Nurturing a Needed Knowledge and Innovation Culture

EBRD EE outlook on Romania

Read the latest Outlook on Romania 2017 special report


Andrei Kelemen

About Andrei Kelemen

Andrei Kelemen is executive director of Cluj IT Cluster. Throughout his professional career he has held various management positions in private and public bodies where he managed numerous projects worth tens of millions of Euros. In particular, he acted as a management consultant for Babes-Bolyai University. Prior to that he led the Information Compartment in an EU structural funds management organisation of the Ministry of Labour. Andrei holds a Master’s degree in public administration from Babes-Bolyai University in Cluj-Napoca, Romania. He is currently pursuing a Doctoral degree in international economic affairs at the same university with a thesis on clustering, internationalisation and proximities.

Many have dubbed Cluj-Napoca the emerging Silicon Valley of Eastern Europe. Although this is debatable (for many reasons which are not within the scope of this short article), one thing is clear: technology has found a good home in my native city.

More than 400 companies, employing more than 15.000 people (approximately 10 per cent of the entire active working force), are contributing to what has become the main economic pillar of the Cluj region. Although approximately 60 per cent of the aggregated turnover is generated in Bucharest (against 12 per cent in Cluj), companies in my region account for almost 70 per cent of Romania’s IT exports.

Together with the very powerful educational sector, the IT industry is literally changing the landscape of the city with new complex buildings, offices and residential; new services and a new infrastructure to support a lifestyle that has become a model for many in Romania. A recent World Bank study showed that Cluj is the most preferred destination for Romanians who are considering a move within the country, outranking Bucharest and all the other major cities.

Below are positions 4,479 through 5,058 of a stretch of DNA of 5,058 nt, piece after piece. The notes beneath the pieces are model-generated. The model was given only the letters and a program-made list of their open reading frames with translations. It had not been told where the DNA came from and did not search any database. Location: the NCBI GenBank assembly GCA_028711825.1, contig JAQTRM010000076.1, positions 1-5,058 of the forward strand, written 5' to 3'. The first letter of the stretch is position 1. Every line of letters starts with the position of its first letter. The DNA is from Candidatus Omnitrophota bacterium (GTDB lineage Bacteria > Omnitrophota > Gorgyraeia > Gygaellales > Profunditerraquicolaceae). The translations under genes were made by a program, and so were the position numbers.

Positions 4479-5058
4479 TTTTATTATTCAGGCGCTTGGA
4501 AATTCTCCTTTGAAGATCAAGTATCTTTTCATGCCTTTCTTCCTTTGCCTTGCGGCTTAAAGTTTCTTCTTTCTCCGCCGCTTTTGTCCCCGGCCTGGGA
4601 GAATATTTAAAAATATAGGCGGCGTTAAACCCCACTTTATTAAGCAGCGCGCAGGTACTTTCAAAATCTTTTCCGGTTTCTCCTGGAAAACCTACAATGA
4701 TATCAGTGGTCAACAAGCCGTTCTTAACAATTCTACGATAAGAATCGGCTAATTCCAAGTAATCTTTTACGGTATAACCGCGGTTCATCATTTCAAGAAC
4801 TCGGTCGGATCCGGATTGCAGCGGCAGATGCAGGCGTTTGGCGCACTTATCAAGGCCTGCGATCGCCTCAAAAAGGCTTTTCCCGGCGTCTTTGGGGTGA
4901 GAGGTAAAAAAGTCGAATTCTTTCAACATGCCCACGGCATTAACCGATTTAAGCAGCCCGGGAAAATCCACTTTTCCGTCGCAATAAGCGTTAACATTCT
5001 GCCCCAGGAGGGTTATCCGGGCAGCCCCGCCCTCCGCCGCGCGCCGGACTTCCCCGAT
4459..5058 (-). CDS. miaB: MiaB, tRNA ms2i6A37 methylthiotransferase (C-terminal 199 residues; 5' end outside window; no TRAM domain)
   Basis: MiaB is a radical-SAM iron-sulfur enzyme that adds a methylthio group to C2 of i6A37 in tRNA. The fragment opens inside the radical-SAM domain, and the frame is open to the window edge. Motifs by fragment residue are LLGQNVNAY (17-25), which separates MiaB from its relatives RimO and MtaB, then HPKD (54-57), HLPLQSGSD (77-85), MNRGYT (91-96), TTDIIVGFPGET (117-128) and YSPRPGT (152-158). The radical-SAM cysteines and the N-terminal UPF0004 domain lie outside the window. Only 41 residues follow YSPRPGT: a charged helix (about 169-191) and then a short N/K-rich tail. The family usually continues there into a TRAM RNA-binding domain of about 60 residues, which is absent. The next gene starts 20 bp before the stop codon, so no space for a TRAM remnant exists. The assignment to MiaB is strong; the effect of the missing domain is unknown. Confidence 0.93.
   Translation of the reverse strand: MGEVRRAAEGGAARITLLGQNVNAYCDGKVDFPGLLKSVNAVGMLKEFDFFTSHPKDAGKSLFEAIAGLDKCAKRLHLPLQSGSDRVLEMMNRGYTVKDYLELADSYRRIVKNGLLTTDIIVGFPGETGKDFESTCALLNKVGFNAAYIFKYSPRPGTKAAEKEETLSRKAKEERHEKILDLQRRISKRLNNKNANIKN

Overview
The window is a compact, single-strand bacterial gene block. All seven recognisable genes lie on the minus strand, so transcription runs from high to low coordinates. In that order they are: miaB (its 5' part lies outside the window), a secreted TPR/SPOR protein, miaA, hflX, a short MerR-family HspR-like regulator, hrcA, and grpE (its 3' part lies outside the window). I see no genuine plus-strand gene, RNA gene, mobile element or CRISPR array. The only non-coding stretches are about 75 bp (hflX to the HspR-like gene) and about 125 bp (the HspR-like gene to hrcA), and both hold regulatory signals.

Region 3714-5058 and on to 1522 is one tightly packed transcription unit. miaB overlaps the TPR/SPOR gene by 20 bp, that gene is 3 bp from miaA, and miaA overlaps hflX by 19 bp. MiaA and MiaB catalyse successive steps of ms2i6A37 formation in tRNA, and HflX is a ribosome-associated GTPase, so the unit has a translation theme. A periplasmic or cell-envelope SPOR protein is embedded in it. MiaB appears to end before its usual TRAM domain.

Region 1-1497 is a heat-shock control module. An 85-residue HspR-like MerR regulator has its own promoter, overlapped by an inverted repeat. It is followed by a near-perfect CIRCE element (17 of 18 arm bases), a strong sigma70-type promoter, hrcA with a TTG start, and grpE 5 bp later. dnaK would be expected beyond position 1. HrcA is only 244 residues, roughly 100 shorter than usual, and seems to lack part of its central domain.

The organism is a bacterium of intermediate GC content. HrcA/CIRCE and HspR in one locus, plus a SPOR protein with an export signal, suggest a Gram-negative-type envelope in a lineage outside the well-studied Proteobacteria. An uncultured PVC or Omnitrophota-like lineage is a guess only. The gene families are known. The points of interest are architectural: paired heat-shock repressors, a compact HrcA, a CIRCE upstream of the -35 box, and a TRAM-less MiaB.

So, if this is not San Francisco, then what makes this city so attractive?

While space is limited I have tried to summarise a few possible explanations, with an eye on what the future holds for Cluj region.

Technology is not new to Cluj. The city is the birthplace of some of the first computers in Romania: the famous (at least locally) DACICC-1, followed by the more performant DACICC-200, both developed in the 1960s. They were a product of the Institute for Calculations of the Romanian Academy, which is now considered the place of origin of Information Technology in Cluj.

From here, knowledge in computer science spread across the region, first with the contribution of the universities, and then with emergence of the first entrepreneurs (immediately after the fall of the communist regime, in the 1990s). So, tradition is definitely part of the answer.

Cluj is the perfect test bed for almost everything: new social models, intercultural relationships, education and public services, technological advancements and business in general; they are all echoed in some way by the community. This happens continuously, throughout the whole year, with perhaps the exception of August.

Here is why: there are approximately 100,000 students, enrolled in ten public and private universities, who flock to the city every autumn, eager to make a life for themselves. Officially, Cluj has a stable population of 312,000, so the impact of almost 100,000 students is, obviously, of great magnitude. They are the driving source behind many of the initiatives that have emerged here, or in other places. They are also the source of talent that the local IT industry needs. More than 2,000 of them graduate each year with a specialty that relates to technology; from computer science to robotics. Therefore, students and a generally vibrant young community is also part of the answer.

There is also an important innovation eco-system that is driven by the presence of universities and research institutes. Cluj is home to the largest public, higher-education institution in Romania, Babes-Bolyai University as well as other prestigious schools such as the Technical University or the University of Medicine and Pharmacy. They have infrastructures and knowledge that fosters many innovation-based initiatives.

Although its potential is insufficiently exploited, there are now encouraging signs that this eco-system is becoming more and more connected with the entrepreneurial behaviour that is being manifested by the Cluj community.

Which brings me to another reason why Cluj is at the epicentre of technological development in Romania: start-ups are not a rarity anymore. More and more people, especially technically savvy younger individuals, are willing to take this risky road to building a business from scratch. Investors, business angels and venture capitalists are starting to pay attention to this forward-moving landscape, with the important aid of incubators and accelerators.